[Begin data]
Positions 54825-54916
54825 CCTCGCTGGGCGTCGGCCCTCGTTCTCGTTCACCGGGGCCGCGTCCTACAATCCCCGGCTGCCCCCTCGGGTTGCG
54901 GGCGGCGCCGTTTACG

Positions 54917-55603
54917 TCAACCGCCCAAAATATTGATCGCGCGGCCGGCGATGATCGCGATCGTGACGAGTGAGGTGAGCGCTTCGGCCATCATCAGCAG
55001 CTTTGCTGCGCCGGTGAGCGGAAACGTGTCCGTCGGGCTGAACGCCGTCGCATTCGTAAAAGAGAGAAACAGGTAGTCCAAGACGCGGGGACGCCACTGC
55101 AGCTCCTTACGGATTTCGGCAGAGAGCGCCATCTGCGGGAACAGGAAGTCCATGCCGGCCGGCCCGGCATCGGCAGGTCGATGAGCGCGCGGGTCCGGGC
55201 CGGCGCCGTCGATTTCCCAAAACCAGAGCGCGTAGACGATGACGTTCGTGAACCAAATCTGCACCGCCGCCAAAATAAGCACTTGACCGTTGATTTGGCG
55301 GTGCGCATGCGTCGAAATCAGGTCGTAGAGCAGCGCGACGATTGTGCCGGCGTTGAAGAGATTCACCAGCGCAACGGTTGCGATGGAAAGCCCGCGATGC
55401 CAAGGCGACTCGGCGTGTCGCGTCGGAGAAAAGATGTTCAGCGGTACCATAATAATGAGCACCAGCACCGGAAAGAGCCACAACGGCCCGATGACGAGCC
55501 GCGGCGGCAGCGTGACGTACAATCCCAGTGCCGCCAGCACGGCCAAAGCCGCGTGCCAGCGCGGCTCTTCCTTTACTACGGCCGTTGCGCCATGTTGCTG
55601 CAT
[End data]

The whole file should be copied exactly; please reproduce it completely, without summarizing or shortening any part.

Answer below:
Positions 54825-54916
54825 CCTCGCTGGGCGTCGGCCCTCGTTCTCGTTCACCGGGGCCGCGTCCTACAATCCCCGGCTGCCCCCTCGGGTTGCG
54901 GGCGGCGCCGTTTACG

Positions 54917-55603
54917 TCAACCGCCCAAAATATTGATCGCGCGGCCGGCGATGATCGCGATCGTGACGAGTGAGGTGAGCGCTTCGGCCATCATCAGCAG
55001 CTTTGCTGCGCCGGTGAGCGGAAACGTGTCCGTCGGGCTGAACGCCGTCGCATTCGTAAAAGAGAGAAACAGGTAGTCCAAGACGCGGGGACGCCACTGC
55101 AGCTCCTTACGGATTTCGGCAGAGAGCGCCATCTGCGGGAACAGGAAGTCCATGCCGGCCGGCCCGGCATCGGCAGGTCGATGAGCGCGCGGGTCCGGGC
55201 CGGCGCCGTCGATTTCCCAAAACCAGAGCGCGTAGACGATGACGTTCGTGAACCAAATCTGCACCGCCGCCAAAATAAGCACTTGACCGTTGATTTGGCG
55301 GTGCGCATGCGTCGAAATCAGGTCGTAGAGCAGCGCGACGATTGTGCCGGCGTTGAAGAGATTCACCAGCGCAACGGTTGCGATGGAAAGCCCGCGATGC
55401 CAAGGCGACTCGGCGTGTCGCGTCGGAGAAAAGATGTTCAGCGGTACCATAATAATGAGCACCAGCACCGGAAAGAGCCACAACGGCCCGATGACGAGCC
55501 GCGGCGGCAGCGTGACGTACAATCCCAGTGCCGCCAGCACGGCCAAAGCCGCGTGCCAGCGCGGCTCTTCCTTTACTACGGCCGTTGCGCCATGTTGCTG
55601 CAT